Monday, August 13, 2007

the airplane and the ironing board: a fable

Gloria's asked me to frame a fable for you, something along the lines of David and Goliath, or the movie It's a Wonderful Life where Jimmy Stewart trumps the evil rich banker Mr. Potter, or perhaps even the story of the grasshopper and the ant, or the tortoise and the hare. It's about the airplane, and the ironing board.

The airplane buzzed regally above the town. It gazed upon the teeming masses below, at the ballpark and the fairgrounds, and knew they could not resist its sleek beauty, its shiny expensive wings, its irresistible message flouted by a trendy tail banner that told the people all it thought they ought to know, about the medicalmart. They didn't need to lift a finger; the airplane and the golden beings who hired it would take care of everything for them. Everything. From the cradle to the grave. And all they had to do was trust them, and forego the vote.

Down below, the little ironing board with the four petitions spread across it's single wing just pressed on; it let the people walk up to it, and touch it, and in a way it looked people in the eye and told them all they needed to know to make an intelligent decision for themselves. It spoke to the homely values of self-sufficiency and independence. It let people read the fine print, about the general fund, before they signed. It told them how difficult it was to get 46,000 good signatures in order to force a vote, and how easy it was not to vote, how easy it was to surrender and to sacrifice their birthright, for the promise of the shiny plane way up in the sky.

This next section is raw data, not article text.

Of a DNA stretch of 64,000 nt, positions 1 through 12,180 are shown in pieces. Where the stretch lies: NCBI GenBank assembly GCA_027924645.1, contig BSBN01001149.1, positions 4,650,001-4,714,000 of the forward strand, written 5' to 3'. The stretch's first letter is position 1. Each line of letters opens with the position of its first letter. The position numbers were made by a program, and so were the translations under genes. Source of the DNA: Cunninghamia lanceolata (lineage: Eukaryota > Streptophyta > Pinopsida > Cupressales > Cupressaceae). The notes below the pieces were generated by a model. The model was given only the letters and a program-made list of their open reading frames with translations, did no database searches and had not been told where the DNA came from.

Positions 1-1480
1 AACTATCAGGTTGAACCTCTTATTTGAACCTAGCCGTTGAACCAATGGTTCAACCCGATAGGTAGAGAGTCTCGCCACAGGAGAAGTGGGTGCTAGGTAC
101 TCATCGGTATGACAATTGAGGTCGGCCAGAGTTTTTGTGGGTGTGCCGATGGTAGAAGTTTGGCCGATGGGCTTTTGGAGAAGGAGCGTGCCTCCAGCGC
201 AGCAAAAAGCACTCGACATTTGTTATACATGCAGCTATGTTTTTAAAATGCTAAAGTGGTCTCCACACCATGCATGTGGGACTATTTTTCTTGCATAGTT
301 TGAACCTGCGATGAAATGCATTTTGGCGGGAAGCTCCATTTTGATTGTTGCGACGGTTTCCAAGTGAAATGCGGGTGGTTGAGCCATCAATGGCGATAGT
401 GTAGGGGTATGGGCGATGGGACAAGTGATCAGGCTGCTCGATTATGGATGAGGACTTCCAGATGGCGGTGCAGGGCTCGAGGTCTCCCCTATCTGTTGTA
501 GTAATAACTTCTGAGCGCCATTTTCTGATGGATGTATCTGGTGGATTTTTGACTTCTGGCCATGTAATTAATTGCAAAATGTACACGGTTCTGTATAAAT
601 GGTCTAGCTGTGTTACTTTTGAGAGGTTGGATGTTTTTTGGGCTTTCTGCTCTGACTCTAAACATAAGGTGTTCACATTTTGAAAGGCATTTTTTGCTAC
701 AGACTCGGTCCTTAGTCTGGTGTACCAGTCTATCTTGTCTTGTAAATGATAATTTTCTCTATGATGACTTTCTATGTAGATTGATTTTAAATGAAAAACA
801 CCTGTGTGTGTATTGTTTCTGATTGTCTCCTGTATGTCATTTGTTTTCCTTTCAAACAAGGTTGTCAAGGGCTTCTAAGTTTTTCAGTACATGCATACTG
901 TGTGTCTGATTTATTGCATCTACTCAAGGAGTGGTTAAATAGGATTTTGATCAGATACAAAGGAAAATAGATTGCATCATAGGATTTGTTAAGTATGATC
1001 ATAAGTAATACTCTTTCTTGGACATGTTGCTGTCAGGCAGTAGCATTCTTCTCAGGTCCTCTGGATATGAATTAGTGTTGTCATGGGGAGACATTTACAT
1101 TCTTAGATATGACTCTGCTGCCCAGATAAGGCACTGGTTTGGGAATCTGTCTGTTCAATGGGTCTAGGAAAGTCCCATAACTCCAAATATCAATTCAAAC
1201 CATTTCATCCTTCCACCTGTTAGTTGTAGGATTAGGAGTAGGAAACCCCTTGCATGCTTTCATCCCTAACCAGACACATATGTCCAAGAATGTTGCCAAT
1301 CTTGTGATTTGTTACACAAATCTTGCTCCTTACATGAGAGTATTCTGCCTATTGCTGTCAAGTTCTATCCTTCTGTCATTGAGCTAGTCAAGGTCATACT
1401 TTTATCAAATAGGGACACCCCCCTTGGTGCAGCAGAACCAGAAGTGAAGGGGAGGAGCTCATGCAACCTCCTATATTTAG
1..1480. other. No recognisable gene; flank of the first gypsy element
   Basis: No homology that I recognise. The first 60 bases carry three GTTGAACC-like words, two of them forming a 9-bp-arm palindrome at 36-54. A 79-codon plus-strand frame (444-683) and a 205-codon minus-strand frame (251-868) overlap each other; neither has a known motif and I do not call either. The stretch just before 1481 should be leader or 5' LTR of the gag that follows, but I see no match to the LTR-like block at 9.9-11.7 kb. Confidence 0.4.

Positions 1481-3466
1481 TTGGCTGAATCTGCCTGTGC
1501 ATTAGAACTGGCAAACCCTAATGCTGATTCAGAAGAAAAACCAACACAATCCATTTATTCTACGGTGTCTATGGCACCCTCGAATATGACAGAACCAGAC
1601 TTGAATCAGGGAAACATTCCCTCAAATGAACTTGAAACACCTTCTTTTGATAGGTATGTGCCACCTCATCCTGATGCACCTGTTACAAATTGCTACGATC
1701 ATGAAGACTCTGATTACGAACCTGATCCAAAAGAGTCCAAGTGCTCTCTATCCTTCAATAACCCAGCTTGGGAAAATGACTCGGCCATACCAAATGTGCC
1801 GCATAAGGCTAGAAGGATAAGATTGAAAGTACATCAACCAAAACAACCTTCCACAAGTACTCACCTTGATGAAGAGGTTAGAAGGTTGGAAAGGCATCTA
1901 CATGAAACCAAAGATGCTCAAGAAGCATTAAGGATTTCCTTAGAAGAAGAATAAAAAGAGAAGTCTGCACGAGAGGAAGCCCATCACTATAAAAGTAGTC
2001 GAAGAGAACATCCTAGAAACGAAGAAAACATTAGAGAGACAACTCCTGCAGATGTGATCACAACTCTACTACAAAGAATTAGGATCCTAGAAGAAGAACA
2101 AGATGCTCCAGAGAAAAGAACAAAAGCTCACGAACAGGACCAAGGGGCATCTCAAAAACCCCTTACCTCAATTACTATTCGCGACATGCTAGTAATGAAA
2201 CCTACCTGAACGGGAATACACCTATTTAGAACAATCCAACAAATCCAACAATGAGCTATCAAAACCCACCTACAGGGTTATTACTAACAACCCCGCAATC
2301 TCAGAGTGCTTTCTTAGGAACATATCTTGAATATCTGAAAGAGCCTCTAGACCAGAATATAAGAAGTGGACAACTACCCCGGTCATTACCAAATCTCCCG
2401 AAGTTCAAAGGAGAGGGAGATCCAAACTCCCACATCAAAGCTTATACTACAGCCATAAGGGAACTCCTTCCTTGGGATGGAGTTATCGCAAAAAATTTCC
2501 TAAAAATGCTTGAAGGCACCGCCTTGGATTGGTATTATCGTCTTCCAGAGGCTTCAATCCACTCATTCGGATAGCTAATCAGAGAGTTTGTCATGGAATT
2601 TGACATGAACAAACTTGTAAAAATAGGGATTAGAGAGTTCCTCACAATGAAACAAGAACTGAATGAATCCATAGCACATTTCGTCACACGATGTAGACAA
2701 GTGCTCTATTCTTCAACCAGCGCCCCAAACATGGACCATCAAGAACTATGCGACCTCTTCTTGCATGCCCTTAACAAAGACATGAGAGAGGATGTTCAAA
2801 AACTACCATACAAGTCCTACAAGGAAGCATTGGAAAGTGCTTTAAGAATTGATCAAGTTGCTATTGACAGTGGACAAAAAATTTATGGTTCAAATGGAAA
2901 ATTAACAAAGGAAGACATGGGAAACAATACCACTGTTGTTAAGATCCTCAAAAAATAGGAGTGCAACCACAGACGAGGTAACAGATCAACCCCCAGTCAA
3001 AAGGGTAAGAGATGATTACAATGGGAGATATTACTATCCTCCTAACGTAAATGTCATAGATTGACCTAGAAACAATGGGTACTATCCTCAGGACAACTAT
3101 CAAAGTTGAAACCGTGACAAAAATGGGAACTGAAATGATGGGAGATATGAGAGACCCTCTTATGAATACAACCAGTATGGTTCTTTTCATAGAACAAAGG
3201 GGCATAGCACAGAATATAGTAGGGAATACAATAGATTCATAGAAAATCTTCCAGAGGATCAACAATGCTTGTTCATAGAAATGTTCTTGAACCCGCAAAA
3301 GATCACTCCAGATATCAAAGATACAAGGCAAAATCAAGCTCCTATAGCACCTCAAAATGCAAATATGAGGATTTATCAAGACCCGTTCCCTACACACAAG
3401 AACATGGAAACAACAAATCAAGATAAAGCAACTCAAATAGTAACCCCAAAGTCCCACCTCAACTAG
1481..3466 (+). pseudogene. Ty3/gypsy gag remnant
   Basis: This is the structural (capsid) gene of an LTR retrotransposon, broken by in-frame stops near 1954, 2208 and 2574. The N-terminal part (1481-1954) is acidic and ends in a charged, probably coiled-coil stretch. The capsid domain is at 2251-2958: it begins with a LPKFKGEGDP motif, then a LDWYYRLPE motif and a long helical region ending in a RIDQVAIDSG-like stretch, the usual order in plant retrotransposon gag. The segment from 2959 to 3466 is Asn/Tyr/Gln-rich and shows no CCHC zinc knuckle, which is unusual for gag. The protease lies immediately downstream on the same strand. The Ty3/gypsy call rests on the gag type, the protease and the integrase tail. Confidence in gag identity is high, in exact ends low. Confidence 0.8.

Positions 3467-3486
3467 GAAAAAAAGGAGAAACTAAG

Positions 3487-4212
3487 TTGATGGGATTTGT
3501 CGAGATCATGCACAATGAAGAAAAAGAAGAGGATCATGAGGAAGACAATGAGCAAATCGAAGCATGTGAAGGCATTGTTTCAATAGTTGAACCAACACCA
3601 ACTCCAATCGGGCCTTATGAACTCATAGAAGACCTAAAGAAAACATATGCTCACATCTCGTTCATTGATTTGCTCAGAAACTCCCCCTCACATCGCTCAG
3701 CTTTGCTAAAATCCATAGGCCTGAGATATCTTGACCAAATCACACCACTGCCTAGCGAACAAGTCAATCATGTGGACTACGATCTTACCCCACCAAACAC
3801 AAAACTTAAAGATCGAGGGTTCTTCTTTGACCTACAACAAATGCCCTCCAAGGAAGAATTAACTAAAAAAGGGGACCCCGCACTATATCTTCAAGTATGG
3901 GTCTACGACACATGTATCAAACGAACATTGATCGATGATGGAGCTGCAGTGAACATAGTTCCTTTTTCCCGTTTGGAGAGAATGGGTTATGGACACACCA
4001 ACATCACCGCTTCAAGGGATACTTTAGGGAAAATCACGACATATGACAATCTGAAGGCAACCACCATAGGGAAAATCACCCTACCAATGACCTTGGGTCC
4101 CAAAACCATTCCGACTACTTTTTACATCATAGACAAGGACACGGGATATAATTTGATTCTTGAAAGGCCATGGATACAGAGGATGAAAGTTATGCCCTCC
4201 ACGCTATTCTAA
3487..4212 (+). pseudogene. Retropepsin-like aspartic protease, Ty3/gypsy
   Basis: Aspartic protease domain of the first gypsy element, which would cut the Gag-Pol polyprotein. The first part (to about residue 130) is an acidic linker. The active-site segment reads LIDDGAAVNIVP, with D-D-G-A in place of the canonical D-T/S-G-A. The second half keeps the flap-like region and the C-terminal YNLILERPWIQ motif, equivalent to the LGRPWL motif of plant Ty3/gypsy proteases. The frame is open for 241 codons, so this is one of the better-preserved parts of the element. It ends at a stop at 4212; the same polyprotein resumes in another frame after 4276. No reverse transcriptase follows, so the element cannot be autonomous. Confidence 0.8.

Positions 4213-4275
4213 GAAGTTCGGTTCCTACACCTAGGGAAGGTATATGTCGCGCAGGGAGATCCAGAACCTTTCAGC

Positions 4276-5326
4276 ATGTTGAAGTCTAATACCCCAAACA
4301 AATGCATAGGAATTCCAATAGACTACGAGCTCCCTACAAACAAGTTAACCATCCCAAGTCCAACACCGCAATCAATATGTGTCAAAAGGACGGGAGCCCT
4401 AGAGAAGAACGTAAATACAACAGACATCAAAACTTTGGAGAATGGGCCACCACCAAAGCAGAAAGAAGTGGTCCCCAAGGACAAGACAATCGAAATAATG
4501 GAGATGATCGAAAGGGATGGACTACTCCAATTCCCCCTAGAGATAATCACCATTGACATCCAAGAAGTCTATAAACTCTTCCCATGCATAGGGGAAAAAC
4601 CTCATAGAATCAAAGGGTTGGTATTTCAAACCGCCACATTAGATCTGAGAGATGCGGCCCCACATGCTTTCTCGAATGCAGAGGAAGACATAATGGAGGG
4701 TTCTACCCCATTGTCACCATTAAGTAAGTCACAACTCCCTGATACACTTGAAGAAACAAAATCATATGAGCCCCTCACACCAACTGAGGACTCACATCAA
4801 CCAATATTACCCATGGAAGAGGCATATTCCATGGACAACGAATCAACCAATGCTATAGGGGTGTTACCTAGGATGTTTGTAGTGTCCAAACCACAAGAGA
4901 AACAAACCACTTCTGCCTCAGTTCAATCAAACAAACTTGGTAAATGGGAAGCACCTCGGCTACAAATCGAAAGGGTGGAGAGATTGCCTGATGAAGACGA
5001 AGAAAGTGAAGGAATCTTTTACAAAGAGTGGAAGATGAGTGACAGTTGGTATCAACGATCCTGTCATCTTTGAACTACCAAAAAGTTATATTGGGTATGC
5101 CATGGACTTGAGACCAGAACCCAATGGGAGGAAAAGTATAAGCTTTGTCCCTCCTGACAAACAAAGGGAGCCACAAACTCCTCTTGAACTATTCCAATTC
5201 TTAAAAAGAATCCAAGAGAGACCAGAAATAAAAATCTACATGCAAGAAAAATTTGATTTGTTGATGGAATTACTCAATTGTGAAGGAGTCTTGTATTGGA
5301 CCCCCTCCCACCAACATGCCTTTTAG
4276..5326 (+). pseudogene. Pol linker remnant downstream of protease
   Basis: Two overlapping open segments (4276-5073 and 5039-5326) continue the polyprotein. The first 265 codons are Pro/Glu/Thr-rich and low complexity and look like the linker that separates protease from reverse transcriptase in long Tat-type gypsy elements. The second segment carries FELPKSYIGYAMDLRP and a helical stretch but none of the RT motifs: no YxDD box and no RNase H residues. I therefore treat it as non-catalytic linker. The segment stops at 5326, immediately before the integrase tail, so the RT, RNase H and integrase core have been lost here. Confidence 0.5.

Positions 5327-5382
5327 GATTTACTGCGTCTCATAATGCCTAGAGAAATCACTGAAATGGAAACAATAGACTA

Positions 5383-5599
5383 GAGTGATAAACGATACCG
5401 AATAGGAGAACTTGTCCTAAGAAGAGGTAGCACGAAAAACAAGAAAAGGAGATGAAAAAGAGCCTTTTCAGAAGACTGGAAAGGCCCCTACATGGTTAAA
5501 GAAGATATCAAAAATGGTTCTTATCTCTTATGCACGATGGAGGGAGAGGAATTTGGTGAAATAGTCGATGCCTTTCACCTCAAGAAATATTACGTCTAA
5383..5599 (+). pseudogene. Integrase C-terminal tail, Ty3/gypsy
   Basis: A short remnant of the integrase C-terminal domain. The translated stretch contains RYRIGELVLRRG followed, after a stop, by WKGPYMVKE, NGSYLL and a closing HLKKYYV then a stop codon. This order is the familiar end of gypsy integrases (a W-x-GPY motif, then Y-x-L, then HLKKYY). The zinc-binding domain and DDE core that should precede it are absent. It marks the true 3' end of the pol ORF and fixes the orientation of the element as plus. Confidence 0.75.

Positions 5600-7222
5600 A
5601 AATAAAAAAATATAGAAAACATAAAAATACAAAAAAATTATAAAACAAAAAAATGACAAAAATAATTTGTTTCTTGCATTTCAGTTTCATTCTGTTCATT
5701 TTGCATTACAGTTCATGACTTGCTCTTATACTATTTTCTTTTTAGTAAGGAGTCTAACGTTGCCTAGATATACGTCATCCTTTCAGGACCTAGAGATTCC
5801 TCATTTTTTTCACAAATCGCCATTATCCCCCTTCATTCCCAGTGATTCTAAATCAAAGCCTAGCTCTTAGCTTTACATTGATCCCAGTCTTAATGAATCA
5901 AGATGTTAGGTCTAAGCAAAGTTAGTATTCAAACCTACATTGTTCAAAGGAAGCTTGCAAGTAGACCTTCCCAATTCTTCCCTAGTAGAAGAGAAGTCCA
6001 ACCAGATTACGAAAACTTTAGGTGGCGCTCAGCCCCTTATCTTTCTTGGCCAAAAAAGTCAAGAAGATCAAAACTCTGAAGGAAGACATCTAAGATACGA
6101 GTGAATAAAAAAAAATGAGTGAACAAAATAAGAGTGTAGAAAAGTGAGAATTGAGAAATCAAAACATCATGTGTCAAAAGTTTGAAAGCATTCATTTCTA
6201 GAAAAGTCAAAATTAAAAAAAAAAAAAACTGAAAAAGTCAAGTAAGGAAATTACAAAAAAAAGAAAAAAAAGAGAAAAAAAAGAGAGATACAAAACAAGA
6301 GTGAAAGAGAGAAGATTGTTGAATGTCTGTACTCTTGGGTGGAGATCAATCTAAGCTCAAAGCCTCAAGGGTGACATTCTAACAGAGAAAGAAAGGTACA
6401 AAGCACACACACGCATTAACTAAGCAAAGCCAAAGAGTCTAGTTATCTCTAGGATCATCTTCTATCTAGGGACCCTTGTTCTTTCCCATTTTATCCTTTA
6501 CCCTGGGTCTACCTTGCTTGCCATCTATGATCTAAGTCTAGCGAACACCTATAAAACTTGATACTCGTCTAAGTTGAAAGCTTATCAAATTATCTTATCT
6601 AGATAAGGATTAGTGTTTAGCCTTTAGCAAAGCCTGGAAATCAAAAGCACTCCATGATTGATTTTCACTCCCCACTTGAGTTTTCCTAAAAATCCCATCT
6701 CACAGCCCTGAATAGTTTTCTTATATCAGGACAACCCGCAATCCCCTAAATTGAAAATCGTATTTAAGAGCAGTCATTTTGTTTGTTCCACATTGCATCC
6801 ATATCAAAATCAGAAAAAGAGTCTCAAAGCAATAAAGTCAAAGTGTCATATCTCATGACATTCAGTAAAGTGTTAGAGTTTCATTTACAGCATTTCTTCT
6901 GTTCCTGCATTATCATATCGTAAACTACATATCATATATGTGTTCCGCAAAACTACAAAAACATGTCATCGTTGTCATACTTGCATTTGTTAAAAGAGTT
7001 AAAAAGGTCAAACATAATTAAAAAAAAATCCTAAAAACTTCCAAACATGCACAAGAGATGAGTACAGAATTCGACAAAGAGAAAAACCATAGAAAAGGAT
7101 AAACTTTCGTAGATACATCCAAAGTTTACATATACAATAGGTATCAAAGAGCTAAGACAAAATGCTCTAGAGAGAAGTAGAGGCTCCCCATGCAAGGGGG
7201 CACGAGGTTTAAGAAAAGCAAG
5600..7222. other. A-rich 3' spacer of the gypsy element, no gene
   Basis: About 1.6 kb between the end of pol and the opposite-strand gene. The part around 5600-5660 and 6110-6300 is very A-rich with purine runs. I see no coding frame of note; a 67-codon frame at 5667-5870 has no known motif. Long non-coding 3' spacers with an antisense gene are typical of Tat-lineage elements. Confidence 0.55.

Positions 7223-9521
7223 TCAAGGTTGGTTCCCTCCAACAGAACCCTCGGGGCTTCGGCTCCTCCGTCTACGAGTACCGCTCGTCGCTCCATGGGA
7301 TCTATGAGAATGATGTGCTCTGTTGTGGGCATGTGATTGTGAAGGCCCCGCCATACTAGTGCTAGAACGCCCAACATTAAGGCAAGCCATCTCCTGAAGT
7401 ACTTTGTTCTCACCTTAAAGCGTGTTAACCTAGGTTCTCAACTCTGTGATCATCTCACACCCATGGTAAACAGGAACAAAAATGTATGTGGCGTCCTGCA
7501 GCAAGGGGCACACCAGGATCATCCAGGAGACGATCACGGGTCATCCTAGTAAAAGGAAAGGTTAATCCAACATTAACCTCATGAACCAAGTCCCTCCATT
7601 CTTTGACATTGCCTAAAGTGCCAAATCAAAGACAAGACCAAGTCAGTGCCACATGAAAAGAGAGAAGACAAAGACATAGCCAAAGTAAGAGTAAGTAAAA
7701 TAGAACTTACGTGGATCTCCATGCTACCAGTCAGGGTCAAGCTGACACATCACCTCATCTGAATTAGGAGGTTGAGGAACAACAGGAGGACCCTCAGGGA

The moral of this story is most people look straight ahead when pressed, and have more sense than to be walking around gawking up at the clouds, especially when there might be pigeons present.

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